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Wednesday, June 08, 2005

ANOTHER THEORY! WHEN WILL THEY EVER LEARN?

Jesus 'died of blood clot'

AN Israeli researcher has challenged the popular belief that Jesus died of blood loss on the cross, saying he probably succumbed to a sometimes fatal disorder now associated with long-haul air travel. Jesus's death, traditionally believed to have occurred three to six hours after crucifixion began, was probably caused by a blood clot that reached his lungs, Benjamin Brenner wrote in The Journal of Thrombosis and Haemostasis.

Such pulmonary embolisms, leading to sudden death, can stem from immobilisation, multiple trauma and dehydration, Professor Brenner, a researcher at Rambam Medical Centre in Haifa, wrote in the article based on religious and medical texts.

"This fits well with Jesus's condition and actually was in all likelihood the major cause of death by crucifixion."

A 1986 study published in the Journal of the American Medical Association mentioned the possibility that Jesus had suffered a blood clot but concluded he died of blood loss.

But Professor Brenner said research into blood coagulation had made significant strides over the past two decades.

Recent medical research had linked immobility among passengers on lengthy air flights to deep vein thrombosis, popularly known as 'economy-class syndrome', in which potentially fatal blood clots could develop, usually in the lower legs, he said.

Professor Brenner noted Jesus underwent scourging before crucifixion, but he concluded "the amount of blood loss by itself" would not have killed Jesus.

Jesus, as a Jew from what is now northern Israel, could have been at particular risk to a fatal blood clot as thrombophilia, a rare condition in which blood has an increased tendency to clot, was common to natives of Galilee, the researcher wrote.

This is from Albert Barnes Notes On The Bible, judge for yourself...

Mat 27:46 -
Eli, Eli ... - This language is not pure Hebrew nor Syriac, but a mixture of both, called commonly “Syro-Chaldaic.” This was probably the language which the Saviour commonly spoke. The words are taken from Psa_22:1.

My God, my God ... - This expression is one denoting intense suffering. It has been difficult to understand in what sense Jesus was “forsaken by God.” It is certain that God approved his work. It is certain that he was innocent. He had done nothing to forfeit the favor of God. As his own Son - holy, harmless, undefiled, and obedient - God still loved him. In either of these senses God could not have forsaken him. But the expression was probably used in reference to the following circumstances, namely:

1. His great bodily sufferings on the cross, greatly aggravated by his previous scourging, and by the want of sympathy, and by the revilings of his enemies on the cross. A person suffering thus might address God as if he was forsaken, or given up to extreme anguish.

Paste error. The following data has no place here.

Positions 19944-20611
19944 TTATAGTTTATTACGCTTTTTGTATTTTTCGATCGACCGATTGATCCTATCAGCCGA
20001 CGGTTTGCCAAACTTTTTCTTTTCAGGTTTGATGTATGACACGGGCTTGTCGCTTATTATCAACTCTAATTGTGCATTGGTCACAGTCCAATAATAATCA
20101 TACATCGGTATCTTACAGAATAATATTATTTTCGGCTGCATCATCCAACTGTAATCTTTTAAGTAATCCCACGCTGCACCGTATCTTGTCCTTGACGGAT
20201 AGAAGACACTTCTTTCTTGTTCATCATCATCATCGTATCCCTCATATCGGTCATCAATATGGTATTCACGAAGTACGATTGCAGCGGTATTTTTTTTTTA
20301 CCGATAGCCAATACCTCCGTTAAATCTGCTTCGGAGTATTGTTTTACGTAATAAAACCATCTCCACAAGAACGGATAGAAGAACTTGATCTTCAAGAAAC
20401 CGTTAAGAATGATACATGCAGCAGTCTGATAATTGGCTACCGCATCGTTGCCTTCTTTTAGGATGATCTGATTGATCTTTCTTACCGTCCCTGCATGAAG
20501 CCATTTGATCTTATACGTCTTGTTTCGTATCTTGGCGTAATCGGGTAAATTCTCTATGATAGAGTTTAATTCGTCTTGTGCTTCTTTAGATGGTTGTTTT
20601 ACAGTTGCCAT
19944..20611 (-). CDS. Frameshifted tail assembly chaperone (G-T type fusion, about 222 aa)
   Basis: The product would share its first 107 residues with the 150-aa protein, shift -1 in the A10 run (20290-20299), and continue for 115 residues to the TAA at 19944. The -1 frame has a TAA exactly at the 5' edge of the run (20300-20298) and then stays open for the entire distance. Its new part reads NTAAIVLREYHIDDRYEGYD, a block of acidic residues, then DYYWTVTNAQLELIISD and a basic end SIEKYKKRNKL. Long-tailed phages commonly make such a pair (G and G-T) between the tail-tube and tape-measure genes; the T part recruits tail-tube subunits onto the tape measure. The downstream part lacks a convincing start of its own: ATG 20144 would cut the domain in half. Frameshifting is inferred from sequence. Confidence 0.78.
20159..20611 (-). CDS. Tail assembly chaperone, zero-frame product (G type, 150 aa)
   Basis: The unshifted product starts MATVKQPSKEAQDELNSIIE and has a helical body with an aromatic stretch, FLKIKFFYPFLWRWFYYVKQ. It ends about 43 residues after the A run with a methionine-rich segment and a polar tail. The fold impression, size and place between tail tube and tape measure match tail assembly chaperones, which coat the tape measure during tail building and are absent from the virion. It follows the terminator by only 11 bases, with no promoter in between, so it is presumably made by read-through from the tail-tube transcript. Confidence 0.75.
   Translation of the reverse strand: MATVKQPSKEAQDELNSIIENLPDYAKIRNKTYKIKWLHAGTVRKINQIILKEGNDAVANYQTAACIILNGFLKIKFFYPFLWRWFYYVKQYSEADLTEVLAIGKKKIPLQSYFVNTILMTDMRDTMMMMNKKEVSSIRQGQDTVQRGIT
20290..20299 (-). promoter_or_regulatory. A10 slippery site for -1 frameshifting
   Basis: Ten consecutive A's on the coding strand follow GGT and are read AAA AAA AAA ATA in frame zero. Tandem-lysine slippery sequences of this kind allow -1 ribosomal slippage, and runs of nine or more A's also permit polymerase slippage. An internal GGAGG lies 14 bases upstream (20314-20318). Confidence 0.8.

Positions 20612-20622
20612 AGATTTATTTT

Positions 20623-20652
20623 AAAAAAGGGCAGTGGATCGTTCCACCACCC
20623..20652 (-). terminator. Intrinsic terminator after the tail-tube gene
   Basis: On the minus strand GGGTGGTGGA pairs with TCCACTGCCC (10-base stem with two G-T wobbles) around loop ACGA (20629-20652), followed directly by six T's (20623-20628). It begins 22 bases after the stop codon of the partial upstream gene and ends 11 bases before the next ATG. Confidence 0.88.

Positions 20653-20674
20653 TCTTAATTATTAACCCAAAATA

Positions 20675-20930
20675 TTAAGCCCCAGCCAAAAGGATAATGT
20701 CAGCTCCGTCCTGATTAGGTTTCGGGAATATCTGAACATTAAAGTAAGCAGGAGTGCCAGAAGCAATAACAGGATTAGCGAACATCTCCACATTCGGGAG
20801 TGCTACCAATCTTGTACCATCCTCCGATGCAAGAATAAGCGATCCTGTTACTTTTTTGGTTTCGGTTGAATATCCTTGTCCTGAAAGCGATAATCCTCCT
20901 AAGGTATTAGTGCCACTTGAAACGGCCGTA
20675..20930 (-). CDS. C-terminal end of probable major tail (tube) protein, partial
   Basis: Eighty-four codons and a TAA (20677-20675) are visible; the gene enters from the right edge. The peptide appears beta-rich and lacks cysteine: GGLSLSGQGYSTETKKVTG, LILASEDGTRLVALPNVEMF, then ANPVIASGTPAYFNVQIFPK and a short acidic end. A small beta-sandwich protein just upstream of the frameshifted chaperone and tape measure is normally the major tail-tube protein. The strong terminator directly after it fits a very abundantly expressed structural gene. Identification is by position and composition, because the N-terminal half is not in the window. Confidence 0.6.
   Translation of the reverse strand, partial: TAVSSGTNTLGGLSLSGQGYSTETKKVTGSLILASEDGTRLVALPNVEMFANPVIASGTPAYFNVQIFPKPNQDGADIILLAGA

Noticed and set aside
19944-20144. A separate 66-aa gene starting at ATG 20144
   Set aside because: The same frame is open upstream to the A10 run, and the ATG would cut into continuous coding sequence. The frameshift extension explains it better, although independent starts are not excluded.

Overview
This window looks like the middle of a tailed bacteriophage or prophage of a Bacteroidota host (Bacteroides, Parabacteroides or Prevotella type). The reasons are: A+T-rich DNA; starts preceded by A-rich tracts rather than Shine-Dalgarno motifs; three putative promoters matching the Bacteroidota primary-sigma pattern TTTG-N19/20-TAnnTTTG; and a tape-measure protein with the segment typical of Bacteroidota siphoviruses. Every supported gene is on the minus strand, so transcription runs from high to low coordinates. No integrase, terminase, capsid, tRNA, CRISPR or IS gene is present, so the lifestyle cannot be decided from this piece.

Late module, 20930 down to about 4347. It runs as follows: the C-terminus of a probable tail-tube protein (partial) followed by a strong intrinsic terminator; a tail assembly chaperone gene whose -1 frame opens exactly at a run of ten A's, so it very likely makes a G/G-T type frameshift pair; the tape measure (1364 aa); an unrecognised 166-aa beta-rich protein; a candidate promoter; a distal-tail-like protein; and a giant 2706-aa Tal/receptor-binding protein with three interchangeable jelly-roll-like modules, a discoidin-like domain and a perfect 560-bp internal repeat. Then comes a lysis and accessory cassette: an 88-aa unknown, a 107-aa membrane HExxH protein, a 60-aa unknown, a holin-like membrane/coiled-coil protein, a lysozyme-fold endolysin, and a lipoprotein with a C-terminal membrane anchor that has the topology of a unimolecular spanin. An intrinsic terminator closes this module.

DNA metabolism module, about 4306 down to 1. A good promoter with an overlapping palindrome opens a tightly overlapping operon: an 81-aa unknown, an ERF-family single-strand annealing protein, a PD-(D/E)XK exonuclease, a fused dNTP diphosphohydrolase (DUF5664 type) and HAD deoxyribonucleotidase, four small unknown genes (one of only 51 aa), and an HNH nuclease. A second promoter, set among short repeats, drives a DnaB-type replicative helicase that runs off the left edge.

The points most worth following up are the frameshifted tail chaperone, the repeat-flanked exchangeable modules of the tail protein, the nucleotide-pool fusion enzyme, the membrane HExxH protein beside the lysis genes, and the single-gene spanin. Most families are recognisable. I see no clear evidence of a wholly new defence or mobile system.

2. He himself said that this was “the power of darkness,” Luk_22:53. It was the time when his enemies, including the Jews and Satan, were suffered to do their utmost. It was said of the serpent that he should bruise the heel of the seed of the woman, Gen_3:15. By that has been commonly understood to be meant that, though the Messiah would finally crush and destroy the power of Satan, yet he should himself suffer “through the power of the devil.” When he was tempted Luke 4, it was said that the tempter “departed from him for a season.” There is no improbability in supposing that he might be permitted to return at the time of his death, and exercise his power in increasing the sufferings of the Lord Jesus. In what way this might be done can be only conjectured. It might be by horrid thoughts; by temptation to despair, or to distrust God, who thus permitted his innocent Son to suffer; or by an increased horror of the pains of dying.

3. There might have been withheld from the Saviour those strong religious consolations, those clear views of the justice and goodness of God, which would have blunted his pains and soothed his agonies. Martyrs, under the influence of strong religious feeling, have gone triumphantly to the stake, but it is possible that those views might have been withheld from the Redeemer when he came to die. His sufferings were accumulated sufferings, and the design of the atonement seemed to require that he should suffer all that human nature “could be made to endure” in so short a time.

4. Yet we have reason to think that there was still something more than all this that produced this exclamation. Had there been no deeper and more awful sufferings, it would be difficult to see why Jesus should have shrunk from these sorrows and used such a remarkable expression. Isaiah tells us Isa_53:4-5 that “he bore our griefs and carried our sorrows; that he was wounded for our transgressions, and bruised for our iniquities; that the chastisement of our peace was laid upon him; that by his stripes we are healed.” He hath redeemed us from the curse of the law, being made a curse for us Gal_3:13; he was made a sin-offering 2Co_5:21; he died in our place, on our account, that he might bring us near to God. It was this, doubtless, which caused his intense sufferings. It was the manifestation of God’s hatred of sin, in some way which he has not explained, that he experienced in that dread hour. It was suffering endured by Him that was due to us, and suffering by which, and by which alone, we can be saved from eternal death.

GBYAY

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